6. India launches 'world's cheapest car'
  7. The Big Takeover

Trails pay off, speakers say

By Craig Wolf
Poughkeepsie Journal

Because trails pay off in economic and fiscal impact, the mid-Hudson at large can expect a substantial gain from opening the Walkway Over the Hudson, experts said this morning.

Walkway, which is making a pedestrian trail of the old Poughkeepsie Railroad Bridge, and Dutchess County Tourism sponsored a conference in Poughkeepsie attended by several dozen people from tourism-related entities.

Read More

Youth's water purifier on way to global fair

Marcela Rojas
The Journal News

Alex Ruyack said he one day hopes to bring clean, inexpensive water to Third World countries.

The Brewster High School senior may well be on his way. Since the start of the school year, Ruyack has been working on a science project in his Foundations of Research class, creating carbon nanotubes, tiny structures that can be used to purify water. The nanotubes, he said, could be installed into a filtration system that would also desalinate the water.

"It's so small that the actual individual carbon atoms are forming the tube," said Ruyack, 18, adding that the nanotubes would filter out salt, heavy metals, arsenic and other toxins.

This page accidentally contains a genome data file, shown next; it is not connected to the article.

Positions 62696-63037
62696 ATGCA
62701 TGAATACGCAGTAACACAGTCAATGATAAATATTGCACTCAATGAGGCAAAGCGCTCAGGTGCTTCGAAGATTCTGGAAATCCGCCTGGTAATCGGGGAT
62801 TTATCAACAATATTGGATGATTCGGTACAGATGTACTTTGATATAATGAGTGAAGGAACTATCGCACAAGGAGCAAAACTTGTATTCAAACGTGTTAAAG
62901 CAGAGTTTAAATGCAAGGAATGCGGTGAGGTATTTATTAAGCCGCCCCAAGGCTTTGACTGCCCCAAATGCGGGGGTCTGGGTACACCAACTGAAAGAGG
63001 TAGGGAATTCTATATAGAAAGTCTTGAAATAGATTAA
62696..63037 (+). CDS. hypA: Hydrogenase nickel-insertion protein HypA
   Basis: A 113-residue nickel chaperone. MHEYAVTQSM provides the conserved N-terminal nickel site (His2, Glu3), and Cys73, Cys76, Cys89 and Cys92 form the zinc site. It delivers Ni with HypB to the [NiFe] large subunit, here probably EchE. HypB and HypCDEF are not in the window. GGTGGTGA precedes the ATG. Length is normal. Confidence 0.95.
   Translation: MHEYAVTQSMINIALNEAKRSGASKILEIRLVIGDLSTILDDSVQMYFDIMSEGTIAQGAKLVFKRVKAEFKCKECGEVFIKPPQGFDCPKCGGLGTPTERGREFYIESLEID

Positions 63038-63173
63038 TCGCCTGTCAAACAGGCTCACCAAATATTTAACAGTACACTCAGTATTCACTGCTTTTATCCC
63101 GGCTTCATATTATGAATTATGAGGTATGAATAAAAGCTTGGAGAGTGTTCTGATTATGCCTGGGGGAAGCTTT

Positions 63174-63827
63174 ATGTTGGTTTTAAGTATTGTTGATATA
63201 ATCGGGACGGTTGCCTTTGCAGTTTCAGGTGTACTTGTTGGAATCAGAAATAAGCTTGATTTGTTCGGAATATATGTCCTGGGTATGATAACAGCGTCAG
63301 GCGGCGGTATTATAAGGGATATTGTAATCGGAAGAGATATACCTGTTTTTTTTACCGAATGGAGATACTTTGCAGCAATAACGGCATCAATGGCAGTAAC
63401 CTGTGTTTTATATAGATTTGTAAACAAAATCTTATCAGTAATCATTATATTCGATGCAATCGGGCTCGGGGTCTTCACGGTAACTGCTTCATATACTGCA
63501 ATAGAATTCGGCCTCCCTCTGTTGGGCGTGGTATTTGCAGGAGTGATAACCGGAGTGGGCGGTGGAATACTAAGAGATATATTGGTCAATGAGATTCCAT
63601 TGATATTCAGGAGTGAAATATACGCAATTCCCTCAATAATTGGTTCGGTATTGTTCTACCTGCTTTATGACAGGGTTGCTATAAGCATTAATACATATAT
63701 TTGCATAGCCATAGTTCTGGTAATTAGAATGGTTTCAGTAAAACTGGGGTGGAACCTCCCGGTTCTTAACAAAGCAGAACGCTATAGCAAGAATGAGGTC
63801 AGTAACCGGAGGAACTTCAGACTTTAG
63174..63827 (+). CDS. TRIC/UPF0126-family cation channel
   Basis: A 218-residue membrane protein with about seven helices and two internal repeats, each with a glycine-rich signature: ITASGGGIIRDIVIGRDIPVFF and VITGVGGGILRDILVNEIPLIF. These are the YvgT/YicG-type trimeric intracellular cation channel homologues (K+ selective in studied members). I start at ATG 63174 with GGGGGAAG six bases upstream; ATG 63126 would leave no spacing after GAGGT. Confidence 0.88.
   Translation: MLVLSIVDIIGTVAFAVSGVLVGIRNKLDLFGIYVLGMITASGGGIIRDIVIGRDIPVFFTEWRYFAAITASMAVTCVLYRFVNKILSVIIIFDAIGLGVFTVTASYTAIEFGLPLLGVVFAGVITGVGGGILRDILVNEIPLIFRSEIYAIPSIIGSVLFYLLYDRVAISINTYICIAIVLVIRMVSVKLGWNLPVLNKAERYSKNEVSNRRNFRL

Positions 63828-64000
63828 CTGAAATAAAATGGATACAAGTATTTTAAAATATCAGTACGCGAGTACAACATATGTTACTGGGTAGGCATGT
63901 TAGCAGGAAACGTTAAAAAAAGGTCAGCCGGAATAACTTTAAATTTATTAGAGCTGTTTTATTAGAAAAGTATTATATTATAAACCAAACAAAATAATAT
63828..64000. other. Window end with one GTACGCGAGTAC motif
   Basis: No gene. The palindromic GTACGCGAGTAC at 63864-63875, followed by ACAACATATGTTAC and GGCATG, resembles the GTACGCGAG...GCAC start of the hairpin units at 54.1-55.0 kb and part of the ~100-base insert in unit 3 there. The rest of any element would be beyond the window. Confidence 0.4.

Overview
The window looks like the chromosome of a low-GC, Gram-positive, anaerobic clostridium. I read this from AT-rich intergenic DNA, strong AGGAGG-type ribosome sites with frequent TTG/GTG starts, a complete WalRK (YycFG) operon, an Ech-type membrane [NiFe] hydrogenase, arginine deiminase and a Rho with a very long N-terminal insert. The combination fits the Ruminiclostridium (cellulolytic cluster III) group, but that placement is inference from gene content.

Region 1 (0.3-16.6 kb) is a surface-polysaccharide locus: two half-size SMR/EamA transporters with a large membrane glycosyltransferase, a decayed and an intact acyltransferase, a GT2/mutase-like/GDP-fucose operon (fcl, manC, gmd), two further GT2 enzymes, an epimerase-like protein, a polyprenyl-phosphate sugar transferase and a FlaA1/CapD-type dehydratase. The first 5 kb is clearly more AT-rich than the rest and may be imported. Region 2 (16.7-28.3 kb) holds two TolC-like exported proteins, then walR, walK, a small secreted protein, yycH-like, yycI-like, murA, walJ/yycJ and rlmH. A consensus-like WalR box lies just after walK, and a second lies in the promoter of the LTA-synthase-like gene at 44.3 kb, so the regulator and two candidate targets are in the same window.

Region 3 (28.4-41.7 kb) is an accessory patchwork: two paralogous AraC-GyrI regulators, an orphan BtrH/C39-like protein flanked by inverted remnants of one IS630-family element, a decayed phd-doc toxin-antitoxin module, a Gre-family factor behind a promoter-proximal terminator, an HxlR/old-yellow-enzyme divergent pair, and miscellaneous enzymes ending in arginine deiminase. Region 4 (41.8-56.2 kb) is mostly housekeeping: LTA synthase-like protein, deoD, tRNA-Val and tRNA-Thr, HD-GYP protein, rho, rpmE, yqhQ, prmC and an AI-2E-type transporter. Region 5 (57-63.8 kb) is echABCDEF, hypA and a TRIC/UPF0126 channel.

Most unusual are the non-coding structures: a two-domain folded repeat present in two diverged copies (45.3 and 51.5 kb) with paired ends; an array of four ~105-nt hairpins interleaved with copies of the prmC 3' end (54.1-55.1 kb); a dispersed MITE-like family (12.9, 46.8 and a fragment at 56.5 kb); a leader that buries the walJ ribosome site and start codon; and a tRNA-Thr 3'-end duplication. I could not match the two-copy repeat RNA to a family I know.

Read More

Discover the Landscape that Defined American

March 20, 2009 at 3:34PM by Ned Sullivan

A visit to the Hudson Valley is wonderful at any time, but a trip this year promises to be even more exciting than usual. In addition to the region's vaunted tourism mainstays -- stunning parks, outstanding museums and historic sites, and, of course, the breathtaking Hudson River itself -- there will be dozens of special events, exhibits and performances commemorating the 400th anniversary of Henry Hudson's voyage of discovery on the river that bears his name.

Already underway and running throughout 2009, the festivities are wide-ranging and far-reaching, stretching from Manhattan to the Hudson's source in the Adirondack Mountains. Many celebrate the valley's Dutch culture and heritage. (Hudson's voyage was financed by the Dutch, who soon sent colonists to settle on the river's fertile shores.) Some focus on the region's first inhabitants, Native Americans, and the 19th-century paintings inspired by the valley's landscapes, which gave birth to America's first art movement -- the Hudson River School. There are festivals devoted to all things edible, from oysters and crabs to ginseng, which grows wild in Hudson Valley forests. Communities are hosting displays of historic cars and boats, re-enactments of pivotal Revolutionary War battles, a circus extravaganza and plenty of concerts, parades and fireworks. The Quadricentennial Web site features a complete calendar of activities. Hats off to Tara Sullivan, Executive Director of the NYS Quadricentennial, and incidentally my spouse, and to Joan Davidson, Chair of the Quadricentennial Commission.